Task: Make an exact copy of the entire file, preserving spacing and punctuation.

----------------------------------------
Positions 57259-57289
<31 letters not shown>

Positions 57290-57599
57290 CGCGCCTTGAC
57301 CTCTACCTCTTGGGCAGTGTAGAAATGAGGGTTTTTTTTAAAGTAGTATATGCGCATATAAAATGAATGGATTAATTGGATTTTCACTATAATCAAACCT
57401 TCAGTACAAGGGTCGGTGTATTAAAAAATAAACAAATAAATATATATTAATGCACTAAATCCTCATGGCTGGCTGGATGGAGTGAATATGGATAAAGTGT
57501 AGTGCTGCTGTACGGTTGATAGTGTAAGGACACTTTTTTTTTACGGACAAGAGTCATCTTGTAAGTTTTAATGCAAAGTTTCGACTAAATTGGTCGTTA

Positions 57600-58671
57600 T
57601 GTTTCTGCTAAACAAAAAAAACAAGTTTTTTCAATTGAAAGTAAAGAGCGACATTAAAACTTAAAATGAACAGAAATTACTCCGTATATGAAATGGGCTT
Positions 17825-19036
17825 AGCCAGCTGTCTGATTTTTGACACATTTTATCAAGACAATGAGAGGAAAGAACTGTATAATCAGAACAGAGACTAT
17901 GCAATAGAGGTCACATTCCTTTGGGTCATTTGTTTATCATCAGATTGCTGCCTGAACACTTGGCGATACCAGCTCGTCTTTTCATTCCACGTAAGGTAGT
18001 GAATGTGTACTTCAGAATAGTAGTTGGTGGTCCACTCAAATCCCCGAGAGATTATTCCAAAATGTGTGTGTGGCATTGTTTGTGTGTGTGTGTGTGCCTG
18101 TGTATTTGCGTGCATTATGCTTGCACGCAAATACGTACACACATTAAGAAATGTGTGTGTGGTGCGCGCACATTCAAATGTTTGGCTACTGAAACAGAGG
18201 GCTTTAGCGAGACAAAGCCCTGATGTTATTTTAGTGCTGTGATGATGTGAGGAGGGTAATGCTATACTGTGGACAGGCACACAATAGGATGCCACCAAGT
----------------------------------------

Positions 57259-57289
<31 letters not shown>

Positions 57290-57599
57290 CGCGCCTTGAC
57301 CTCTACCTCTTGGGCAGTGTAGAAATGAGGGTTTTTTTTAAAGTAGTATATGCGCATATAAAATGAATGGATTAATTGGATTTTCACTATAATCAAACCT
57401 TCAGTACAAGGGTCGGTGTATTAAAAAATAAACAAATAAATATATATTAATGCACTAAATCCTCATGGCTGGCTGGATGGAGTGAATATGGATAAAGTGT
57501 AGTGCTGCTGTACGGTTGATAGTGTAAGGACACTTTTTTTTTACGGACAAGAGTCATCTTGTAAGTTTTAATGCAAAGTTTCGACTAAATTGGTCGTTA

Positions 57600-58671
57600 T
57601 GTTTCTGCTAAACAAAAAAAACAAGTTTTTTCAATTGAAAGTAAAGAGCGACATTAAAACTTAAAATGAACAGAAATTACTCCGTATATGAAATGGGCTT
Positions 17825-19036
17825 AGCCAGCTGTCTGATTTTTGACACATTTTATCAAGACAATGAGAGGAAAGAACTGTATAATCAGAACAGAGACTAT
17901 GCAATAGAGGTCACATTCCTTTGGGTCATTTGTTTATCATCAGATTGCTGCCTGAACACTTGGCGATACCAGCTCGTCTTTTCATTCCACGTAAGGTAGT
18001 GAATGTGTACTTCAGAATAGTAGTTGGTGGTCCACTCAAATCCCCGAGAGATTATTCCAAAATGTGTGTGTGGCATTGTTTGTGTGTGTGTGTGTGCCTG
18101 TGTATTTGCGTGCATTATGCTTGCACGCAAATACGTACACACATTAAGAAATGTGTGTGTGGTGCGCGCACATTCAAATGTTTGGCTACTGAAACAGAGG
18201 GCTTTAGCGAGACAAAGCCCTGATGTTATTTTAGTGCTGTGATGATGTGAGGAGGGTAATGCTATACTGTGGACAGGCACACAATAGGATGCCACCAAGT